• Souvenir de la Malmaison – 1843 Bourbon

Our favorite Heritage roses: (click photo to enlarge)

Baronne Prevost Rose Madame Plantier Rose Rose de Rescht Rose Souvenir de la Malmaison Rose
Baronne Prévost Madame Plantier Rose de Rescht Souvenir de la Malmaison


Hybrid Tea Roses

The most popular rose by far, providing a tremendous range of color, fragrance, form, and disease resistance. It is generally long stemmed with a single rose per stem. Pruning - Select the 5 to 7 most robust canes and remove all other to the point of origin. Prune the selected canes to 18-24” long. Cut just above an out facing dormant bud or leaf scar.

Some of our favorites are: (click photo to enlarge)

Aromatherapy Rose Double Delight Rose John F. Kennedy Rose Mister Lincoln Rose Spellbound Rose
Aromatherapy Double Delight™ John F. Kennedy Mister Lincoln Spellbound


Landscape Roses

These roses vary greatly in growth from ground cover roses to large shrub roses. Most require less maintenance than other types. Generally, they are marketed as disease resistant. To be used as a summer flowering shrub in the landscape. Usually mediocre cutting flowers. Pruning - Varies by cultivar. Please ask for details at Information.

A few of our favorite landscape roses: (click to enlarge photos)

Carefree Spirit Rose Double Knockout Rose Fragrant Lavender Simplicity Rose Snowcone Rose Baby Love Rose
Double Knockout Fragrant Lavender Simplicity® Snowcone Baby Love™


Miniature Roses

These are like smaller versions of Hybrid Tea Roses. They have mini flowers rather than a mini plant. Although, the plant size is generally in proportion to the flowers. Micro mini roses are available seasonally through the color department.

A few of our favorite miniature roses: (click to enlarge photos)

Autumn Sunblaze Rose Warm & Fuzzy Rose Lemondrop Rose Raspberry Punch Rose Ruby Ruby Rose
Autumn Sunblaze® Warm &
Lemondrop Raspberry Punch Ruby Ruby™


Rugosa Roses

Our hardiest and most disease resistant roses. Many are five petaled and many form enormous rose hips. The range in height and color is vast. Most repeat bloom. Pruning - None required, though some may be desired. Do not spray.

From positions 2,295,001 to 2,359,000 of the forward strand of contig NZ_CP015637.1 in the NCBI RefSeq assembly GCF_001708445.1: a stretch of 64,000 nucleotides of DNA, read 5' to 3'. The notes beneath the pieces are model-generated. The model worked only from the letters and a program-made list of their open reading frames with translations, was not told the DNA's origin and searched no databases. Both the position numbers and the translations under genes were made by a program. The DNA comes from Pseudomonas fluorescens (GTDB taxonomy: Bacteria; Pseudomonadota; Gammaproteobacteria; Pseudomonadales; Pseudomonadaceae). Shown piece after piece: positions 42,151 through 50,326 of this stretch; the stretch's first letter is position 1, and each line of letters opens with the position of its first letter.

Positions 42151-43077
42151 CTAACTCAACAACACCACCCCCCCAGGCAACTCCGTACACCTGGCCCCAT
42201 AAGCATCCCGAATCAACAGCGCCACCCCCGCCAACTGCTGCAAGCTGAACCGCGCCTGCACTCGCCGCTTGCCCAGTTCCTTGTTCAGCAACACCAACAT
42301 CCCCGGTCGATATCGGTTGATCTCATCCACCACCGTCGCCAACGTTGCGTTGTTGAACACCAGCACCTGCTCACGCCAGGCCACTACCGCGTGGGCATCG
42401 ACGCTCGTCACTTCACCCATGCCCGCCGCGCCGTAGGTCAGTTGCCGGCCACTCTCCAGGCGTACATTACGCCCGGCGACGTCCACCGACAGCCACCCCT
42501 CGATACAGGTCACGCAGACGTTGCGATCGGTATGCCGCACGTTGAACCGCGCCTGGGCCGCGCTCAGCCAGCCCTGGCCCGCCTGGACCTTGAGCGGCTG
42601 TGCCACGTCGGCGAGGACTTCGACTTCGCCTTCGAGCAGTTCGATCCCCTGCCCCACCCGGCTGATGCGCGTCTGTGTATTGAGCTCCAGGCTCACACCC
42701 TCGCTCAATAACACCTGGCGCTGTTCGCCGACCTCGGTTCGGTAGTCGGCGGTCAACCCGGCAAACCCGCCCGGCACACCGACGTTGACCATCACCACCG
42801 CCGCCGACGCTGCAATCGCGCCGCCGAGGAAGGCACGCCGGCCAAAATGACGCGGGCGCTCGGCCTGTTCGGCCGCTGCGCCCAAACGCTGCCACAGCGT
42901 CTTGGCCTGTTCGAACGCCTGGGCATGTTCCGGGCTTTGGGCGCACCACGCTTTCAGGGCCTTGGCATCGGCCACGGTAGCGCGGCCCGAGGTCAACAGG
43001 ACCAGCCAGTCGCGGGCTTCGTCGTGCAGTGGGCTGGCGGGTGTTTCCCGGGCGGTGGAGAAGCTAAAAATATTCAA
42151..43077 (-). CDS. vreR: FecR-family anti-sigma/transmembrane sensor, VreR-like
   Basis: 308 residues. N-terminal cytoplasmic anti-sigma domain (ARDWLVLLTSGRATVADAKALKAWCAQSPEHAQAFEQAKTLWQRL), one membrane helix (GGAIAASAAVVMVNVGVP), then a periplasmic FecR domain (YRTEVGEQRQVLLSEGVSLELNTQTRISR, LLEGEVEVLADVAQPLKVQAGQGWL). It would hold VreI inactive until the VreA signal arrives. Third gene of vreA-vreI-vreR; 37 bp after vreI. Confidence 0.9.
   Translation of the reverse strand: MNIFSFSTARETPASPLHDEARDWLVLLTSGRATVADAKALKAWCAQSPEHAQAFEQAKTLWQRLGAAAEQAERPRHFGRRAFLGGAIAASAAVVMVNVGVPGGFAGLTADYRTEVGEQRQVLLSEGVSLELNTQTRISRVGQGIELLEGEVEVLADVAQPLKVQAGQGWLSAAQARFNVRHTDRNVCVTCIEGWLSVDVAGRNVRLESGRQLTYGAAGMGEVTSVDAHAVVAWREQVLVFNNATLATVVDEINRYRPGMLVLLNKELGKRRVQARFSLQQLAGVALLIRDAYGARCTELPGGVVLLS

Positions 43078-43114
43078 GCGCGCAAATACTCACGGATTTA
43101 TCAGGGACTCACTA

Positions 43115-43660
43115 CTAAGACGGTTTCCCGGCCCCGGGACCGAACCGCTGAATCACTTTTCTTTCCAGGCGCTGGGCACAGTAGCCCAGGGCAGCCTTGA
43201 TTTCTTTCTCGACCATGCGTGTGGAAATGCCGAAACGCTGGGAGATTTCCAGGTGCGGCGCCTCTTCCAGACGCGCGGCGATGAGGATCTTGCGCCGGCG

A few of our favorite Rugosa roses: (click to enlarge photos)

Blanc Double de Coubert Rose Coffeebean Rose Purple Pavement Rose Topaz Jewel Rose Wildberry Breeze Rose
Blanc Double de Coubert Rosa Rugosa Purple Pavement Topaz Jewel Wildberry Breeze


Species Roses

These are “wild” roses, as they occur in nature, not a hybrid. Most grow large and have only one annual bloom. These are for large gardens. Pruning - Little or none required.

A few of our favorite wild roses: (click to enlarge photos)

Rosa nutkana Rosa banksia lutea Rosa glauca rubrifolia Rose 'Topaz Jewel' Rosa woodsii
Rosa nutkana Rosa banksiae lutea Rosa glauca rubrifolia Rosa pisocarpa Rosa woodsii



Thank-you to Peggy Acott and our suppliers for the photos:

Lady Emma Hamilton

Roses at Portland Nursery


Our bare root roses arrive in January and February from reputable growers in Oregon and California.

Upon arrival they are treated with mycorrhizal fungi, a beneficial fungus that helps roots to grow faster, and are then potted to allow for root production and protection.

All of our roses are sold in pots, rather than bare root. You can find our best selection of roses in March and early April when our potting process is complete.

Rose flowers are hard to resist, so when they bloom, our selection fades. Please call in advance to find current availability.

Our stock changes daily, please call the either of our locations for availability.

See our brochure on Rose Care .

potted roses

Potted Roses

potted roses

Potted Roses

rose bed

Bare Rose Bed

Rose 'Gertrude Jekyll'

'Gertrude Jekyll'

Rose 'Citrus Splash'

'Citrus Splash'

Rose 'Citrus Splash'